Over the past couple of days, I have been following along with the congressional hearings of the House Energy and Commerce oversight subcommittee on mental illness and violence, being held in response to the December 2012 Newtown, Conn. shootings. I have read a number of stories, essays and blog posts by parents who are participating in these discussions.
These stories are not unlike my own. They speak of loving parents who want nothing more than to give their children the care, the treatment and the programs that best support their mental health, while keeping them safe and alive. Some of the experiences are far more challenging than my own. All of the stories identify numerous attempts to partner with the doctors, treatment teams, insurance companies, police agencies and support organizations to ensure that their child’s needs were being met. In many of the cases, similar to my own, roadblocks and policies create scenarios where the parents are not privy to the information regarding their child’s care.
These blocks only become increasingly more prevalent as the children reach an age of “maturity” as defined by law. For me, once my son turned 16 years old, even though he was still considered a minor, his treatment teams would often cite “patient confidentiality” as a block to me fully understanding the depth of his pain, the extent of his safety or lack thereof.
The bigger issue arises when our children reach 18 years old and are then considered legally an adult. This classification is extended to all people regardless of their mental health. (A parent can attempt to become a Mental Health Legal Guardian, if they can prove that the child is not legally competent). Short of going to court and proving that the child lacks the capacity to make legal decisions for himself due to “a lack of meaningful understanding of the nature of his situation due to a chronic, severe mental illness”, parents have no legal right, under the current law, to medical information pertaining to their adult child’s health and well-being. That is, unless the child signs a HIPAA release form consenting to share the information with his/her parents. Often, the child is unwilling to do so. In one blog post I read, a parent shared that after their child successfully ended their life, medical records showed that a HIPAA release had been signed and yet the doctors and treatment team still refused to share any information about the care, observations of progress or the potential suicide risk.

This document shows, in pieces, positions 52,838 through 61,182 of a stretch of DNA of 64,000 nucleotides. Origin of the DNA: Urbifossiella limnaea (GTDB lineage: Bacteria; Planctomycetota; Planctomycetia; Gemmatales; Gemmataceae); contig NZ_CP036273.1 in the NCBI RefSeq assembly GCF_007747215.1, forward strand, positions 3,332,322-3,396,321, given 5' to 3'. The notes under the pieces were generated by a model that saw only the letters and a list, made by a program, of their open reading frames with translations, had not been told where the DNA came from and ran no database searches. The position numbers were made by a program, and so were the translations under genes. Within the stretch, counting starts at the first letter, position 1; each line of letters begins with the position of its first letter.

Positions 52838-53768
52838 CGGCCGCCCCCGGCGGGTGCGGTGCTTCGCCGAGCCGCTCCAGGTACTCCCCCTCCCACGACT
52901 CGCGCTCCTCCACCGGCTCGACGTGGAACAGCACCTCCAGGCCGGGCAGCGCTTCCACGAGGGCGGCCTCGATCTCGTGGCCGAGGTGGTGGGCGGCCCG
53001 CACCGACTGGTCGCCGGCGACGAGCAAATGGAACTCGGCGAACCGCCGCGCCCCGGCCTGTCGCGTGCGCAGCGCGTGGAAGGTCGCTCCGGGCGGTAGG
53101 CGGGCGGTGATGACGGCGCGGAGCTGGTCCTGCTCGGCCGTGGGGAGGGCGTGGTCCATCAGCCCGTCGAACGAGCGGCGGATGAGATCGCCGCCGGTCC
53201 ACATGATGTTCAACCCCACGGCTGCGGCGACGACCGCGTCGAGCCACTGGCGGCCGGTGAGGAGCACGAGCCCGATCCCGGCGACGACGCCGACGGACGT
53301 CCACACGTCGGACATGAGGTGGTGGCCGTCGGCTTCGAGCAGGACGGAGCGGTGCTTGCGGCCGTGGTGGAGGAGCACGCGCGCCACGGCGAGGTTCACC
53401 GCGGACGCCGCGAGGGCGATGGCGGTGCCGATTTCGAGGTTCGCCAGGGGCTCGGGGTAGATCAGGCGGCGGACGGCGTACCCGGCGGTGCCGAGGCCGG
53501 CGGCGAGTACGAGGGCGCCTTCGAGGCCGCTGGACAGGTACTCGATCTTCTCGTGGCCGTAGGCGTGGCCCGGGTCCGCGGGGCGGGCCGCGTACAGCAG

As I read these stories, it became obvious that even though parents can assertively request information, demand meetings, attempt to partner, seek support and escalate up and down the chains of command, the system is still set up to fail. Some are more successful than others in moving the needle towards partnered care, but ultimately, this requires more than just “fighting ” for support. This requires a change in the laws, in the policies and in the training and accountability of the hospital staff working together with the families to ensure that the proper and necessary levels of care are available and provided to each and every patient with a mental illness diagnosis.
How many “Newtown Shootings” and how many children falling through the cracks and taking their own lives will need to occur before the necessary changes are made to this inadequate system? Maybe the answer is right in front of us… “The answer my friend is blowing in the wind, the answer is blowing in the wind” (Bob Dylan)
Would love to hear your thoughts on this!
Thank you all for your continued support, your stories and your feedback!
Please feel free to email me your thoughts and recommendations to firstname.lastname@example.org.
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